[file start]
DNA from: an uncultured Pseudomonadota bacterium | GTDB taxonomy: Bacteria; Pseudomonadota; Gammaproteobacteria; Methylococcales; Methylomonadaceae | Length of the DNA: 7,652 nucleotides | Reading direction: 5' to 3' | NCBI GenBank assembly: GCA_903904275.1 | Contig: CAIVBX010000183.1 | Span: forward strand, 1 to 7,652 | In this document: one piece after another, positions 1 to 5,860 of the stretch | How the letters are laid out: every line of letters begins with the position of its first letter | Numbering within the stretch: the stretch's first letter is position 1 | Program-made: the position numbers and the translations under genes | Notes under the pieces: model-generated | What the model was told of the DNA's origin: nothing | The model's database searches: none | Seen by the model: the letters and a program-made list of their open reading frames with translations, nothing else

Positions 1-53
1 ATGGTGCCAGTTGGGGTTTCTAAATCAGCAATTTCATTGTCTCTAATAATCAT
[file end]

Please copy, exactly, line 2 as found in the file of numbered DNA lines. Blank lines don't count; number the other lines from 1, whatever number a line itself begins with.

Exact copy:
Positions 1-53